In the Orthodox tradition, he is referred to as Protokletos (first-called). This is based on John 1:35-40 where Andrew is the first of the named disciples that Jesus calls.

Even after the composition of the Acts of Andrew, the apostle remained relatively obscure for nearly six centuries. Because of its popularity among Manicheans, the Acts of Andrew itself was poorly transmitted except for the Myrmidon story, which soon circulated independently as the Acts of Andrew and Matthias in the City of the Cannibals. In 357, Constantius II deposited the apostle’s putative remains in the Church of the Holy Apostles in Constantinople, along with those of Luke and Timothy. By the 6th century, Patras and Sinope boasted of having been evangelized by Andrew, but there is little evidence that Christians elsewhere gave the apostle special attention.

Sometime in the 8th century, however, Andrew was pressed into service to legitimate Byzantine claims to apostolicity. For centuries, the church in Rome had claimed Peter as its founder. On the other hand, Byzantium, largely the product of Constantine’s relocation of the imperial capital to the E, could claim no founding apostle. This was not so problematic when Rome and Byzantium were on good terms, but when the two great ecclesiastical centers parted ways, Byzantium was in desperate need of apostolic pedigree. Andrew was perfectly suited for the purpose. According to the gospel of John, he was the first of the apostles to come to Jesus, and later he brought his brother Peter, Rome’s favorite, to the Lord. The Acts of Andrew and traditions derived from it had placed Andrew’s ministry in the region of the Black Sea, and if one can trust the epitome of Gregory of Tours, the Acts in fact sent the apostle to Byzantium. Furthermore, from the time of Constantius II, Andrew’s relics reposed in Constantinople’s Church of the Holy Apostles.

In the West, Andrew became patron of several countries, including Greece, Russia, and Scotland.
In the medieval period he became associated with an X-shaped cross (a “decussate” or “saltire” cross), now known as Saint Andrew’s Cross.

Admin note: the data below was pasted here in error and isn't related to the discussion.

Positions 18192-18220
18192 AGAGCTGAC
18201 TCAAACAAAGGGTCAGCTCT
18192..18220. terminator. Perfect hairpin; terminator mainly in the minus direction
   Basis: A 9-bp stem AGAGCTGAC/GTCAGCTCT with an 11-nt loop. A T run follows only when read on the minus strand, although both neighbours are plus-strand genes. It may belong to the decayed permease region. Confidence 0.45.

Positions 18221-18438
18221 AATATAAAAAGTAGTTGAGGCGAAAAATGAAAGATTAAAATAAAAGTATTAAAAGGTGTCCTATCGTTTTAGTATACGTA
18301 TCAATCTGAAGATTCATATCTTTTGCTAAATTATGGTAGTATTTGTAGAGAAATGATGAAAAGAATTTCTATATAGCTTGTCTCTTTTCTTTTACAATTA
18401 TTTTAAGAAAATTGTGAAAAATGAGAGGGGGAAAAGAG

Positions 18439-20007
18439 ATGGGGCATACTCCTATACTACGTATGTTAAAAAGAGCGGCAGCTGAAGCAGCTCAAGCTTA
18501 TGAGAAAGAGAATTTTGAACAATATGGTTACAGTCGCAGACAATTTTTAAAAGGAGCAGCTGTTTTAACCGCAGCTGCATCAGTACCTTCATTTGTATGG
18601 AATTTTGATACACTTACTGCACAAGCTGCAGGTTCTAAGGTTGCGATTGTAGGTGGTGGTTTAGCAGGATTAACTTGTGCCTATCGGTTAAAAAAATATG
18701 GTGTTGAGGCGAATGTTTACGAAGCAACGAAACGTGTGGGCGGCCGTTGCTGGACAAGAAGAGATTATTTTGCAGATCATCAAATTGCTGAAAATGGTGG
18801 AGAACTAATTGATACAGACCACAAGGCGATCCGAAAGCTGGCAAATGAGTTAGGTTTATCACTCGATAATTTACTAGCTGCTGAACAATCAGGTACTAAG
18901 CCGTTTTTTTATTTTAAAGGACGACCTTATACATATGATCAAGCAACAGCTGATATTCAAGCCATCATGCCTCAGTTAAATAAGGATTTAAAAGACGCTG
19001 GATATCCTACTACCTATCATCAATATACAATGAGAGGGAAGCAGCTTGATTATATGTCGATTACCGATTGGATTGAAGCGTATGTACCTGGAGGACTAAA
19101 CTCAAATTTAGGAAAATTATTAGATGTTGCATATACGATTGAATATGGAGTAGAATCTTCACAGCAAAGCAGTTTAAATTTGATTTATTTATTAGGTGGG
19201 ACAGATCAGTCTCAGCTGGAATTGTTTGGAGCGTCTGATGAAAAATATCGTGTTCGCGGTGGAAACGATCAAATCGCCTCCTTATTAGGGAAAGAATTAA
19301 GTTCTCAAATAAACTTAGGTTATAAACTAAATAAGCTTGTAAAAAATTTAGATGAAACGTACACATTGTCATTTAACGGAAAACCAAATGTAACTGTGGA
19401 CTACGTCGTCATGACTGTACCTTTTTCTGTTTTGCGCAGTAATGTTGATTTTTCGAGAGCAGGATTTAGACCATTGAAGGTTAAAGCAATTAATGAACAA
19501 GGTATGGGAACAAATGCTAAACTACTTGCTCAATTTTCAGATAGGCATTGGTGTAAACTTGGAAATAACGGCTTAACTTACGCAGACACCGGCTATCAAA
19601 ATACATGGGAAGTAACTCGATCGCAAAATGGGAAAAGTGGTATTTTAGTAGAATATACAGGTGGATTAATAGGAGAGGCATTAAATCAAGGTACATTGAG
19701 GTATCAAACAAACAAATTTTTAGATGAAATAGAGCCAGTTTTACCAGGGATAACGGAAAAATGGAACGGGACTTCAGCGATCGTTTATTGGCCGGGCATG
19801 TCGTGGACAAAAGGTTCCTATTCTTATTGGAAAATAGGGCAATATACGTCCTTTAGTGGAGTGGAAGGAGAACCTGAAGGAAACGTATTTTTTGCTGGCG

In the early 13th century, crusaders transported Andrew’s alleged remains from Constantinople to Amalfi, Italy.
In Celtic lore, the fourth century monk Regulus is credited with bringing Andrew’s remains to Scotland.
Greek Orthodoxy and segments of the Western Church, including Roman Catholicism, Anglicanism, and Lutheranism, observe the feast day of Andrew on November 30th.
In Scotland and Romania, St. Andrew’s Day is an official national day.

Learning From Andrew

So what do we know about Andrew? What can we glean from his life?
Although his name is a Greek name, his brother was given an Aramaic name
His name means “Manly”.
He’s just not that prominent a figure in the New Testament.
He seems to be recognized as an important, albeit quiet, member of this group.
He is the ‘First-Called’.
He led his brother, Simon Peter, to Jesus.
He was the one Philip came to in the matter of the Greeks.
He was singled out as being the one, along with Peter, James, and John, who inquired about Jesus’ teaching on the temple.
Application
We don’t need to be prominent in the eyes of those around us, only in the eyes of Jesus Christ
His brother, whom he ‘won’ to Jesus, became the chief.
I don’t think that mattered to Andrew.
Those that are quiet amongst us, those that wouldn’t consider themselves assertive or bold, can still be used mightily.
Strength takes many forms, but rarely in bluster and bravado.
He could see the answer to the situation, but couldn’t recognize it as being the solution.
We need the heart of a disciple maker.
Because of his calm strength and assurance, others came to him for counsel and advice.
He was not afraid to ask questions when he didn’t understand something.
He forsook Jesus along with the other disciples, yet ended up doing wondrous, miraculous things in Jesus’ Name afterward.
He died a horrific death with his faith intact.